Between 18,000 and 40,000 people wereexecuted during the Reign of Terro
Satirical cartoon lampooning the excesses 
of the Revolution as seen from abroad.

The Oath of the Tennis Court

The Oath of the Tennis Court

The Taking of the Tuileries
I Believe in Marat, the Almighty

Jean-Paul Marat was sitting in the bathtub when his last hour struck on 13 July 1793. A teacher of languages, a journalist and a physician, Marat had turned out to be one of the most radical demagogues the 1789 Revolution produced. He spent much time in the tub to find relief from a chronic, itchy rash. He wore compresses on his forehead to relieve headaches from which he also suffered. While he was bathing on that fateful day, he was reading a letter from Charlotte Corday, the great-granddaughter of the playwright Pierre Corneille. The young noblewoman had tried in vain to gain admittance to Marat. Now she had sent him a letter in which she slyly suggested a tete-a-tete.He let her in and she stabbed him. Marat died instantly.

Some contemporaries must have been pleased at the deed. Marat had been a tough customer. He had had 860 gallows erected to deal with his political enemies and had sent over 200,000 of them to the guillotine. His opponents may have considered his death a just revenge. His adherents, however, celebrated him as the martyr of a just cause.
 Appointed master of ceremonies at the hero's funeral, painter Jacques-Louis David was a fervent revolutionary and a personal friend of Marat. He obliged by putting Marat's corpse on canvas just as he had had it put on display: with his bare chest and wounds visible. On 15 October 1793 David presented the picture to the National Assembly. It became the symbol of the French Revolution. Copies of it were placed on church altars, smothered under billowing clouds of incense. Even in public offices copies of the painting were supposed to replace Crucifixes and royal portraits. However, before it could get out of hand, the personality cult was stopped by Robespierre's fall and the arrest of Jacques-Louis David. On 10 February the painting was removed from the chamber of the National Assembly. Marat's heart, which had been kept in the Cordeliers Club, was burnt and the ashes scattered in the Montmartre sewer.

The Murderof Marat
Between the 13th and 19th centuries, the kingdom of Benin was one of the most powerful in the southern part of present-day Nigeria. It grew increasingly wealthy on trade, starting with the Portuguese in the 15th century and later the Dutch and the British. Bini craftsmen became renowned for their bronze work and ivory
Although little is known about the early days of Benin, its first king or oba, is thought to be Eweka, who ruled in the late 13th century. In the centuries that followed, Benin expanded, stretching from the Niger River delta to present-day Lagos in Nigeria by the time of the rule of Oba Ewuare in the mid-15th century. A capital had been built in Benin City, complete with a vast royal palace complex. When the Portuguese first arrived, they were surprised by the grandeur and size of the palace, which occupied a third of the city.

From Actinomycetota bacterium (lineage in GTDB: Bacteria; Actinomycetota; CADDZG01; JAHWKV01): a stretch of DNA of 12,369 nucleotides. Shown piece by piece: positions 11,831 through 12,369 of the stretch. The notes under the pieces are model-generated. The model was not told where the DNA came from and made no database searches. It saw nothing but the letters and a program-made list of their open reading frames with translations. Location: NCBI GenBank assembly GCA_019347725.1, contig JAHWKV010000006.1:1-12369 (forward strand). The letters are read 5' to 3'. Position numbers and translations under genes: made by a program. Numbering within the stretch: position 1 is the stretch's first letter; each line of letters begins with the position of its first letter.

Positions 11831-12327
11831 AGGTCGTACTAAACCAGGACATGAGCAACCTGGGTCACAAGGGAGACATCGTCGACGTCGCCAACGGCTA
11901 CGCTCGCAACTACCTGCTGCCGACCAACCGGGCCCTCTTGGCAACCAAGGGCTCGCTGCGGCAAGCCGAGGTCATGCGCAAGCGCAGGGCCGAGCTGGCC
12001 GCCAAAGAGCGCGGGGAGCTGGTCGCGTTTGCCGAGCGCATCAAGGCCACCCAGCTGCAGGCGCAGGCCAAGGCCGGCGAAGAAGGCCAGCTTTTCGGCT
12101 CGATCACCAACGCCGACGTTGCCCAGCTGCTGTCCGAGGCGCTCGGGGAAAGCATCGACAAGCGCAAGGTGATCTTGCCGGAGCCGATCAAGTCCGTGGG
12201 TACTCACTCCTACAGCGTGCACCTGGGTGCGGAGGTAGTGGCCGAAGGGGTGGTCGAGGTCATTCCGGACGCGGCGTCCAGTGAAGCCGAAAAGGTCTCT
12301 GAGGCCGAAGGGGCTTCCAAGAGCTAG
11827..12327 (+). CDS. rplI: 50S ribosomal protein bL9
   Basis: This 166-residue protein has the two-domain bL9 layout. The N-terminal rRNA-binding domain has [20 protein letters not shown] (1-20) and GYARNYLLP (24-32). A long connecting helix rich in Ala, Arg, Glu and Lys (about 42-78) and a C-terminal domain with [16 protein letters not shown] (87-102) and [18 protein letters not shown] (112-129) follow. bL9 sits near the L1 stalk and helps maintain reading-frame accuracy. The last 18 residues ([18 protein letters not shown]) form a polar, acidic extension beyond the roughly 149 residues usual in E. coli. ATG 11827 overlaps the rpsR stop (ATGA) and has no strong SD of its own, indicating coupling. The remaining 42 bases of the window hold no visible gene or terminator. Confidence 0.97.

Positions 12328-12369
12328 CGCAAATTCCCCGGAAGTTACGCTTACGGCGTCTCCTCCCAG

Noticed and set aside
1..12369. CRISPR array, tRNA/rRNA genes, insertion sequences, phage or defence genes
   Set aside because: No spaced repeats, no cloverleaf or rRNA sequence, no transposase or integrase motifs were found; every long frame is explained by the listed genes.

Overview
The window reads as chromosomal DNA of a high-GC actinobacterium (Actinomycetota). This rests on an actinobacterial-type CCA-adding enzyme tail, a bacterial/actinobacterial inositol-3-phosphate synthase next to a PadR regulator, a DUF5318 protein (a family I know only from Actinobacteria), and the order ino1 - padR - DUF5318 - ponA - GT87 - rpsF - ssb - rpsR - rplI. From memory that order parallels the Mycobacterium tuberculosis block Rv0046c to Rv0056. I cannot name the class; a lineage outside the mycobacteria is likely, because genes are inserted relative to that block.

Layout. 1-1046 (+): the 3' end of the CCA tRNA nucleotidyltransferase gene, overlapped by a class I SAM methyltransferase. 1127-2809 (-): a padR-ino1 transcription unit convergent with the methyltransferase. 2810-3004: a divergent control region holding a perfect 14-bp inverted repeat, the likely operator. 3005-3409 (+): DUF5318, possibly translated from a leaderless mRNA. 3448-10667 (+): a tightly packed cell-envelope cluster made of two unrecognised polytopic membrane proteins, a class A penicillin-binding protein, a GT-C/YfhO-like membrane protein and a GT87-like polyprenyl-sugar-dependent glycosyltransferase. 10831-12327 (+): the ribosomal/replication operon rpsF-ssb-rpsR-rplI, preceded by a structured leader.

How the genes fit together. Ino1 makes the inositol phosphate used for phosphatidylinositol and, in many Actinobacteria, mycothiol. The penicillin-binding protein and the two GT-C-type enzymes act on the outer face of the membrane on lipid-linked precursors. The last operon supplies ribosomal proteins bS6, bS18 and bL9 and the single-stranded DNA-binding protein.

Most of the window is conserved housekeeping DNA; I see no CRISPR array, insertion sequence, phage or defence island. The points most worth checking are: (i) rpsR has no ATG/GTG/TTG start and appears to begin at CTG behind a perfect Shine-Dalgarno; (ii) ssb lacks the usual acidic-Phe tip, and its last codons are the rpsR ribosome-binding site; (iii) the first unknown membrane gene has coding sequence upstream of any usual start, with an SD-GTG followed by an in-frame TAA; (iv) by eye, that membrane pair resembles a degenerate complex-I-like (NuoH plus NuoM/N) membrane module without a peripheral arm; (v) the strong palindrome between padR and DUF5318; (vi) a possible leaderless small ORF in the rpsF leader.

Ivory carving and metalwork were important art forms; Benin was famed for its bronzes, but they were actually cast of brass. Artists were organized into guilds and apprentices studied with masters. Ivory was used in the royal household, while bronze plaques glorified the kings's achievements. West Africans had developed the technique of smelting metal as early as the 15th century, and the production of these works was further expanded after Europeans brought metals in the 15th century.


Benin participated in the transatlantic slave trade, providing Europeans with prisoners of war in exchange for manufactured goods, including metal and cloth, as well as coral beads. By the late 19th century, Benin had weakened due to conflict with neighboring kingdoms and pressure from the British, who wanted to take control of its lucrative trade. They invaded Benin City in 1897, and although the kingdom continued to exist, the king was exiled for a number of years.

The Abolition of Slavery in the French Colonies

The ancient kingdom of Ethiopia was one of the earliest Christian nations in Africa. It adopted the Orthodox Christianity found in Egypt, later resisting incursions from Islam and from Roman Catholicism, and its unique religious art reflects the influences of east and west.
Christianity arrived from the Middle East, first with traders and later with monks, and it took root around the 4th century. Eastern orthodoxy and the Egyptian Copts were both influential in the establishment and development of the Ethiopian Orthodox Church. Christianity also underpinned the kingdom; by 1270, a new ruling dynasty had emerged, claiming to be descended from Menelik I, the son of the biblical King Solomon and the Queen of Sheba. A book known as the Kebra Nagast, or Glory of the Kings, that attempted to trace this genealogy was produced around this time. The Solomonic dynasty ruled into the later decades of the 20th century.


As Islam later spread through North Africa and around the Red Sea and Persian Gulf, it also made its way toward Ethiopia. Although there were Muslims in the country, Ethiopian emperors were often locked into battles against Islamic invaders. Following a declaration of a holy war against Ethiopia in the early 16th century, Islamic invaders were finally driven out in 1543 with the help of the Portuguese. However, many churches and manuscripts were destroyed in the decades of fighting.


The Portuguese missionaries who arrived in the 1600s were eager to convert the country to Roman Catholicism. In the early 17th century, Emperor Susenyos eventually relented by accepting some of the theological precepts, but the ensuing outrage among his people forced him to abdicate. In 1632, his son Fasilides, who kept close to the Ethiopian Orthodox Church, took power. He moved the capital to Gonder, which became a hub of cultural activity, including the copying of religious manuscripts and panel painting. However, by 1769, this time of artistic output and relative peace were brought to an end after several conflicts erupted, resulting in the empire being split and ruled by various factions. This period, known as the Age of Princes, destabilized the country until 1855.

The First Italian Campaign